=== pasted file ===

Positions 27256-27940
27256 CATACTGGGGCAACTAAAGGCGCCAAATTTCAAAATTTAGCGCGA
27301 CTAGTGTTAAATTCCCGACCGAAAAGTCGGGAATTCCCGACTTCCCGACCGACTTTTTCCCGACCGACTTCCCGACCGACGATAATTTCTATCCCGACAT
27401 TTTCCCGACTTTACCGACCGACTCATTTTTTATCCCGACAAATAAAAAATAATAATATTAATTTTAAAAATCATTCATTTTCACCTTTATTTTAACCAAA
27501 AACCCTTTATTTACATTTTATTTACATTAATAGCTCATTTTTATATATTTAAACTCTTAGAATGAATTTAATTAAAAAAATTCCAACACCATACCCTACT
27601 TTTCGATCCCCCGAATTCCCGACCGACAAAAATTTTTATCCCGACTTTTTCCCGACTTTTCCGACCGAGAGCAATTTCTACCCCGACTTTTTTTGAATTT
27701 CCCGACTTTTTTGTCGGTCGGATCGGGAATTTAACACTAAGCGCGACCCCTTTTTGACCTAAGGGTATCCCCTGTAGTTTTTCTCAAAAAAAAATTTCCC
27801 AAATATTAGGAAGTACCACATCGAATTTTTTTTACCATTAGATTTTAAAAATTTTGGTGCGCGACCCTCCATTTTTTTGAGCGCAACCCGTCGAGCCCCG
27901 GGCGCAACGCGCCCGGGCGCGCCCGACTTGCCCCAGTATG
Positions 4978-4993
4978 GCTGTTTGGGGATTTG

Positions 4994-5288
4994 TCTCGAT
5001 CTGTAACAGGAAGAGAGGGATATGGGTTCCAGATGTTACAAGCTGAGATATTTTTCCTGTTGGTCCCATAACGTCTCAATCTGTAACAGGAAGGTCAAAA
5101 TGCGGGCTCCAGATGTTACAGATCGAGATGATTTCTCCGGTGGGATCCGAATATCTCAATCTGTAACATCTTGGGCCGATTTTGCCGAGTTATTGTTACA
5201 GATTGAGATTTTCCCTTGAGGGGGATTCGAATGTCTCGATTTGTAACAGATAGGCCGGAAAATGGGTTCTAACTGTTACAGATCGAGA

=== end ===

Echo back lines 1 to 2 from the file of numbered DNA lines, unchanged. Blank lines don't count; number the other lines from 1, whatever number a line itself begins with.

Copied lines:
Positions 27256-27940
27256 CATACTGGGGCAACTAAAGGCGCCAAATTTCAAAATTTAGCGCGA